The need for these steps is addressed in a Boxed Warning in the drug's prescribing information. Patients will be counseled on the risks of Zulresso treatment and instructed that they must be monitored for these effects at a health care facility for the entire 60 hours of infusion.

Patients should not drive, operate machinery, or do other dangerous activities until feelings of sleepiness from the treatment have completely gone away."

In addition to loss of consciousness, Zulresso can also cause dry mouth, sleepiness and flushing. The FDA described two clinical studies of Zulresso, in which patients with either severe or moderate PPD received the drug or a placebo and were followed for four weeks.

In both cases, those receiving the drug had a greater reduction in depressive symptoms compared to placebo, with improvements noted at the end of the first infusion as well as at the end of the 30-day follow-up period.

The treatment is making headlines not only because it's the first medication approved for PPD but also because of its cost, which is listed at $7,450 per vial, or from $20,000 to $34,000 per treatment, according to its maker, Sage Therapeutics.6 This is on top of the cost of the medical center stay required for its administration.

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'The Most Common Pregnancy Complication'

In an email to PBS, Camille Hoffman, an assistant professor of maternal fetal medicine at the University of Colorado School of Medicine, labeled PPD as the most common pregnancy complication.7 It's associated with lower rates of breastfeeding, poor bonding between mother and baby and developmental disorders in the infant.8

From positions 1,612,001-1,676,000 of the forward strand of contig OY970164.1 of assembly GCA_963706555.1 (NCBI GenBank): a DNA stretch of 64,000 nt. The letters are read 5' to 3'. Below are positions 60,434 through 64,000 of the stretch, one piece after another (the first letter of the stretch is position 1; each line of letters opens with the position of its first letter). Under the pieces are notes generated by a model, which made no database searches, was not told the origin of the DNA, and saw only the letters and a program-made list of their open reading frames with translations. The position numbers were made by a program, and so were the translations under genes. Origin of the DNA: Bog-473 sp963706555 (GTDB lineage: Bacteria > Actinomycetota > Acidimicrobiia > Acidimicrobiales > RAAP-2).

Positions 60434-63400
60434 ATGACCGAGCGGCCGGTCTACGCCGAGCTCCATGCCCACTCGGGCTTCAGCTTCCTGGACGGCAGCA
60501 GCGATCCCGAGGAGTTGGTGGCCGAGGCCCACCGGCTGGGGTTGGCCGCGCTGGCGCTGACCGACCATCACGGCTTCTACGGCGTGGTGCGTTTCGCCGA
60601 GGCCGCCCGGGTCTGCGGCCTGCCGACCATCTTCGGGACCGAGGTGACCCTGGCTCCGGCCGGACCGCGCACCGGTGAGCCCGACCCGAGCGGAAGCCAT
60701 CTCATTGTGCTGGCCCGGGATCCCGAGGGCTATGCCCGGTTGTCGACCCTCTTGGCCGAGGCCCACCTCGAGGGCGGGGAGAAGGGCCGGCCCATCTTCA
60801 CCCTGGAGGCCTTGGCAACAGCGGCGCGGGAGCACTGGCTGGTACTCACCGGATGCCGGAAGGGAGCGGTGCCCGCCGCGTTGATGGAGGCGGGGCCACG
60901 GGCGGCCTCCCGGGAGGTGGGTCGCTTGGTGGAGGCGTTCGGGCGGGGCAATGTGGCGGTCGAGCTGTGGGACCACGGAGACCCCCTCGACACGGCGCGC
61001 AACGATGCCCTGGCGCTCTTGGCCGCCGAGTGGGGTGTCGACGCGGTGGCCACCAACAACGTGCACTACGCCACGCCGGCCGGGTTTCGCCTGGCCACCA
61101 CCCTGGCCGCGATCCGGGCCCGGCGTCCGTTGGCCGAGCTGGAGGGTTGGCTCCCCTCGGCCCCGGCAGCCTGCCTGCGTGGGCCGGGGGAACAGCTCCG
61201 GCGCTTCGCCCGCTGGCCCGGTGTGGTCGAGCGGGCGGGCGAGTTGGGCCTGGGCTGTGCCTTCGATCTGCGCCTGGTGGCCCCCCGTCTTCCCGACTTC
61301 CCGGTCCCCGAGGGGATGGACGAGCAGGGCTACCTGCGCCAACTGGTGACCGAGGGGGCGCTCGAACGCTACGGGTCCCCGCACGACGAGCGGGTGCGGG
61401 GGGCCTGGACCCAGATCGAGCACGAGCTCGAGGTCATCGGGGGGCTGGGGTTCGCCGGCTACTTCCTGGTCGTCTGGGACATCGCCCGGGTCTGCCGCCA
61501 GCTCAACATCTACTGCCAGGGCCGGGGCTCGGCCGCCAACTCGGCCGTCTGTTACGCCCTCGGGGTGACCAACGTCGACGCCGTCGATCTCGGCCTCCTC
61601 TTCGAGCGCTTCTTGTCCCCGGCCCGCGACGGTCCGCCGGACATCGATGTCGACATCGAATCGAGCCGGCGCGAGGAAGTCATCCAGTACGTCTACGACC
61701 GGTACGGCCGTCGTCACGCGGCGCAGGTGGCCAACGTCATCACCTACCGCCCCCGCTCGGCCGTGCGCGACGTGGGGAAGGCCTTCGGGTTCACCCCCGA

While up to 80 percent of new moms experience what's known as the "baby blues" postpartum,9 which may involve mood swings, anxiety, irritability, crying and sadness, the feelings are self-limiting and typically resolve after a few weeks.

This isn't the case with PPD, which may cause anxiety, guilt, fatigue and feelings of inadequacy that persist for a year or more. In severe cases, a woman may become withdrawn from her child or harm herself or the baby. Additional symptoms may include the following (women may have some or all of these symptoms):10

Depressed mood or severe mood swings

Excessive crying

Difficulty bonding with your baby

Withdrawing from family and friends

Loss of appetite or eating much more than usual

Inability to sleep (insomnia) or sleeping too much

Overwhelming fatigue or loss of energy

Reduced interest and pleasure in activities you used to enjoy

Intense irritability and anger

Fear that you're not a good mother

Feelings of worthlessness, shame, guilt or inadequacy

Diminished ability to think clearly, concentrate or make decisions

Severe anxiety and panic attacks

Thoughts of harming yourself or your baby

Recurrent thoughts of death or suicide

It's unknown why some women develop PPD, but there are known risk factors, including depression during or before pregnancy, family history of depression, lack of or low social and emotional support, experiencing stressful life events during pregnancy or having a premature birth or traumatic birth experience.11,12